I’d spent the previous summer working on a vast watercolor rendering of the Temple of Solomon commissioned for a book on church architecture. I’d come to the FSU library as part of my search. The reconstructions I’d finally selected showed a remarkable Assyro-Babylonian fantasy of scarlet winged cherubim and lapis-lazuli tile, crowned by a vast tiered porch almost two hundred feet high. It looked more like a ziggurat out of Abraham’s Ur than the humble abode familiar to us from protestantized Bible illustrations.

There are about a million different versions of what Solomon’s Temple might have looked like. None of the modern archaeologists agree, naturally, and neither did the artistic greats and antiquarians who’ve tackled the problem over the centuries. Designs range from the prosaic to the bombastically ludicrous, some with steeples that look like St. Martin’s-in-the-Fields or others with vast above-ground sub-basements out of Bladerunner. Yet others, less imaginative and more archaeological, are unpromising pseudo-Egyptian affairs stuffed with random cherubs that seem too dryly accurate to be real.

The version I’d selected as the basis for my drawing had been drafted with beaux-arts precision for, of all things, a Biblical theme-park planned for 1920s Philadelphia. It seemed to square with the biblical descriptions, had some historic kudos behind it, and the elaborate iconographic program seemed suitably Catholic enough. Plus, the copyright had presumably run out by now.

But seriously. Solomon’s Temple, home of the old covenant, might seem an esoteric place to begin the study of church architecture, but for the architects of Borromini and Borromini’s generation, the complex fascination with this strange and wonderful structure was the be-all and the end-all. The Solomonic problem was the union of two great Renaissance obsessions, transformed but perhaps not wholly pietized by the mission of the Catholic Reformation.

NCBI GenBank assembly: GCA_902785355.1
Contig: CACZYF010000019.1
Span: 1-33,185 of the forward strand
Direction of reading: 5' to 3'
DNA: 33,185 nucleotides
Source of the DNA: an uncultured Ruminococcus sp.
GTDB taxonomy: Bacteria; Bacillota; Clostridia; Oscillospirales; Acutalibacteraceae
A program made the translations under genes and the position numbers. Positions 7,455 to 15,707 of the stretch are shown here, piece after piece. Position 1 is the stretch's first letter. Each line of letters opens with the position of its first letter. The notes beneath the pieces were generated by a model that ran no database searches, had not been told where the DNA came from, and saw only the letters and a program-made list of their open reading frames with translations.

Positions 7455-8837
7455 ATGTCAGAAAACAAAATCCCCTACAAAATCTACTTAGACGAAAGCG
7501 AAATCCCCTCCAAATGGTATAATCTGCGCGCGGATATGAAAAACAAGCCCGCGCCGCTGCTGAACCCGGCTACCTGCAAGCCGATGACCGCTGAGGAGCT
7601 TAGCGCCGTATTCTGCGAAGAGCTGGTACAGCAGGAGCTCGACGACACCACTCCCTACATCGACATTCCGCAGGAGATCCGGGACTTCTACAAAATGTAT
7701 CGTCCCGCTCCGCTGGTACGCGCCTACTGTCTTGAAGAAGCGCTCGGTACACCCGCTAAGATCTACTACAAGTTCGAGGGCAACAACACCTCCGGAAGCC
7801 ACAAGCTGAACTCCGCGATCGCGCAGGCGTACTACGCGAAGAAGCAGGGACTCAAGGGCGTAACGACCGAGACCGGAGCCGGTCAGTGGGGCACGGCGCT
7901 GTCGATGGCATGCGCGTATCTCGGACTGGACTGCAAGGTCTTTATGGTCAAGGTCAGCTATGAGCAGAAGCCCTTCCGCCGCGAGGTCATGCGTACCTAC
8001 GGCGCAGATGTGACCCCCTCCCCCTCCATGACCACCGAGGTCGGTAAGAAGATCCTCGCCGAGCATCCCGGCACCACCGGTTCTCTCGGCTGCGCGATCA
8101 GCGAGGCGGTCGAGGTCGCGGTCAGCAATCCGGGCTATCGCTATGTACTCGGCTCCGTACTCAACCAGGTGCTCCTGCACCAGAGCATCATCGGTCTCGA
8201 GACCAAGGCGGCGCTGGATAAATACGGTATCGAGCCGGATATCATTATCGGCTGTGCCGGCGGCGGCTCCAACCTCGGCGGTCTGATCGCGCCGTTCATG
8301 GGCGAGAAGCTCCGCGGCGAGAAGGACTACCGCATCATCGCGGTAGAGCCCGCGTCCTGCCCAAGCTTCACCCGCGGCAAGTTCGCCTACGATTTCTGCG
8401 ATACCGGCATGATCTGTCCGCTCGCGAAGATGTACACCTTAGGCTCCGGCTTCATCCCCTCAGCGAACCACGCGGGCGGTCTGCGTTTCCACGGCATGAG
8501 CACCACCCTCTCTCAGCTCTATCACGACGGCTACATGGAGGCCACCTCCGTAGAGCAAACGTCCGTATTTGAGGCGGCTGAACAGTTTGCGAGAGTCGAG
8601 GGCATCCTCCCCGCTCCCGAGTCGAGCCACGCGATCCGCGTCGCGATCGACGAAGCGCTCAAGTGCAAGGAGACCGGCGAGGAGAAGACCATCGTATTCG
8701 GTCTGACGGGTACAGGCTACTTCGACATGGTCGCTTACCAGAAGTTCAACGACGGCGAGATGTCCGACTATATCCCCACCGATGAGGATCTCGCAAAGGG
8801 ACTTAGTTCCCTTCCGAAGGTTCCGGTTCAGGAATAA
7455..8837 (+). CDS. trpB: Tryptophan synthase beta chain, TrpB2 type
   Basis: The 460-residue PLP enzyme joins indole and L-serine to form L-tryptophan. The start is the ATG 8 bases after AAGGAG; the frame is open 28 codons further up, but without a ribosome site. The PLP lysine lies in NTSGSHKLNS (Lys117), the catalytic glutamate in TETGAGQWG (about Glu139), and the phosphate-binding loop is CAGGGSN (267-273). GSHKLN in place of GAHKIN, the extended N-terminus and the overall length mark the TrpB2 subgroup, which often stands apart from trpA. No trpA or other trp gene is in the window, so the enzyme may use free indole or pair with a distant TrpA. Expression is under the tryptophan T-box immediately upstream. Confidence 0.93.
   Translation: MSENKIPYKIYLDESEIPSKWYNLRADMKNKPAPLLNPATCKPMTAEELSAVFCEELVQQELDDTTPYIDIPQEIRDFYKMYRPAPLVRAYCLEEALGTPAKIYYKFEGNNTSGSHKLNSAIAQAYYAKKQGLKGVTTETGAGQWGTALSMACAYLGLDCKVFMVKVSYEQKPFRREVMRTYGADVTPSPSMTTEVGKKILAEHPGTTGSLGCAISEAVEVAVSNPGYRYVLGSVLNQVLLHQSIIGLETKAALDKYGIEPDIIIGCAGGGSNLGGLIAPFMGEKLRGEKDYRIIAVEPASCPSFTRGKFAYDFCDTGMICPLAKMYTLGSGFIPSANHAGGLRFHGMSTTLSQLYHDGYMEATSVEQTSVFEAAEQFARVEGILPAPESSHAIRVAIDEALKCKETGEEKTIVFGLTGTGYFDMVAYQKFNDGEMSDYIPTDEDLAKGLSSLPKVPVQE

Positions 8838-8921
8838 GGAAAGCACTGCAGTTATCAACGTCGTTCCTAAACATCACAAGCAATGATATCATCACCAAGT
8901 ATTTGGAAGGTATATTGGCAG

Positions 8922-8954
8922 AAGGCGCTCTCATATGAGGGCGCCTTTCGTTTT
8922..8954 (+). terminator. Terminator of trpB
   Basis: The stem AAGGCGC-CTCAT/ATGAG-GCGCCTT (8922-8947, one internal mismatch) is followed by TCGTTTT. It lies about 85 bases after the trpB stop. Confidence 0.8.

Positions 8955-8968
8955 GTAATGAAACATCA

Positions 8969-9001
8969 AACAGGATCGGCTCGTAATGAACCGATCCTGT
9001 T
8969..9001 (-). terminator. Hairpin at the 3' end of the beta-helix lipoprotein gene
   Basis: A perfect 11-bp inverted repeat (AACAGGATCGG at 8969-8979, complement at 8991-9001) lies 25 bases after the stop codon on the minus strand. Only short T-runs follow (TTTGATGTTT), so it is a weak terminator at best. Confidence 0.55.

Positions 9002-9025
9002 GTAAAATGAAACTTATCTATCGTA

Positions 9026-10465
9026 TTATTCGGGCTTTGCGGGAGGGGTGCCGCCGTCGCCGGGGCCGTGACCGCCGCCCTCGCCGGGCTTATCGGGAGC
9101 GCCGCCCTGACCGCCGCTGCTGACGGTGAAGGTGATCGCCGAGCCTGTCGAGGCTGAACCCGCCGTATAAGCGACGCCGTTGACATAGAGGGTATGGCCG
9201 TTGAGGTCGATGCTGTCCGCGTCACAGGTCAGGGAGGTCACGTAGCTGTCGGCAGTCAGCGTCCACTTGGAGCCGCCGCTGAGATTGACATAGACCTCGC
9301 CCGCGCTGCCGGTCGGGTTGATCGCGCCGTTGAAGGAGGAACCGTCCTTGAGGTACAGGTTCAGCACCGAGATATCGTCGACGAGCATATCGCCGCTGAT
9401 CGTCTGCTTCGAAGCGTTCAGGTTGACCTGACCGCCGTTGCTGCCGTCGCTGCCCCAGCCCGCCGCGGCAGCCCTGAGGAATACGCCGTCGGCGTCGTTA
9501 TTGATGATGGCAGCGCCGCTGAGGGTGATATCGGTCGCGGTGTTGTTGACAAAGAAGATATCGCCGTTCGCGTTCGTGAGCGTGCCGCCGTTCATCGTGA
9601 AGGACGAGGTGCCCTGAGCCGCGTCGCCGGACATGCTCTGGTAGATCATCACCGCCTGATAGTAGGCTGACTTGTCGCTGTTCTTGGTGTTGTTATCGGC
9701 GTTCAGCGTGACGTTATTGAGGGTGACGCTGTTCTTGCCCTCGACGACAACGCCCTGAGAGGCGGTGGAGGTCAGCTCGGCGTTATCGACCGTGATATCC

The hierarchy, that sea of bobbing white mitres sitting enthroned in the stark duomo in Trent, was faced, in church after church, with the last two hundred years’ attempt to baptize antiquity. Had this conversion of the spoils of paganism allowed, in that infamous turn of phrase, the smoke of Satan to mingle with the incense gathering beneath della Porta’s great dome at St. Peter’s?

The Council fathers turned momentarily to austerity, recalling the simple icons of early Christianity. The vast, travertine churches that began to rise over the tiled rooftops of Rome were austere preaching-halls for the new orders of Theatines, Jesuits, Barnabites, the purity of the ancient church recalled in their simple stone Christograms and intertwined martyr’s palms. Offensive and exhibitionist plans with their centralized and a-liturgical dispositions were banished in favor of the simple Latin cross, with its prominent altar and grand processional nave.

Yet, the world of the classical, the world of the divine sphere rather than the divine trinity, lingered even in the forms of the Corinthian pilasters that decorated the dour facades of so many of these new basilicas, remained suspect even in its simplest form. The rising generation to which Borromini would belong would rediscover ancient classicism in a new and different light, cleansed by the flames of the Holy Ghost that would be depicted in stucco and gilt in so many frescoed lanterns of the next hundred years. Strangely enough, though, the ultimate roots of that new purgation would come from an unexpected and perhaps suspect corner of the Western mind.

While its roots were ostensibly Biblical, there was another influence, that of the world of the alchemist, the esotericist who revered the divine cube of the new Jerusalem of Revelation, the nine-square taxis of Solomon’s Temple.